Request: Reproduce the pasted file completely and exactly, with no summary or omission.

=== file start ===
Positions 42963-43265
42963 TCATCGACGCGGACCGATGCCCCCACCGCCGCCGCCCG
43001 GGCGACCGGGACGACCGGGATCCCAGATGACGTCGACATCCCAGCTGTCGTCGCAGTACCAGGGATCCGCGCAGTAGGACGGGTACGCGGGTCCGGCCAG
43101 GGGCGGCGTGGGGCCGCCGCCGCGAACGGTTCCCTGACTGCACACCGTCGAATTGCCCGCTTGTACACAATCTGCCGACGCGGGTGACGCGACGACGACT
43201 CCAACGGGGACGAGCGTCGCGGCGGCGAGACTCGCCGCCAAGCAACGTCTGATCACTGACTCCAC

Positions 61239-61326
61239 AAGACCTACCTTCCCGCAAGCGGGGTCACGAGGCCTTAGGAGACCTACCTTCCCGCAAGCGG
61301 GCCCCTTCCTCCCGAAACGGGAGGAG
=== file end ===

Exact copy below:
Positions 42963-43265
42963 TCATCGACGCGGACCGATGCCCCCACCGCCGCCGCCCG
43001 GGCGACCGGGACGACCGGGATCCCAGATGACGTCGACATCCCAGCTGTCGTCGCAGTACCAGGGATCCGCGCAGTAGGACGGGTACGCGGGTCCGGCCAG
43101 GGGCGGCGTGGGGCCGCCGCCGCGAACGGTTCCCTGACTGCACACCGTCGAATTGCCCGCTTGTACACAATCTGCCGACGCGGGTGACGCGACGACGACT
43201 CCAACGGGGACGAGCGTCGCGGCGGCGAGACTCGCCGCCAAGCAACGTCTGATCACTGACTCCAC

Positions 61239-61326
61239 AAGACCTACCTTCCCGCAAGCGGGGTCACGAGGCCTTAGGAGACCTACCTTCCCGCAAGCGG
61301 GCCCCTTCCTCCCGAAACGGGAGGAG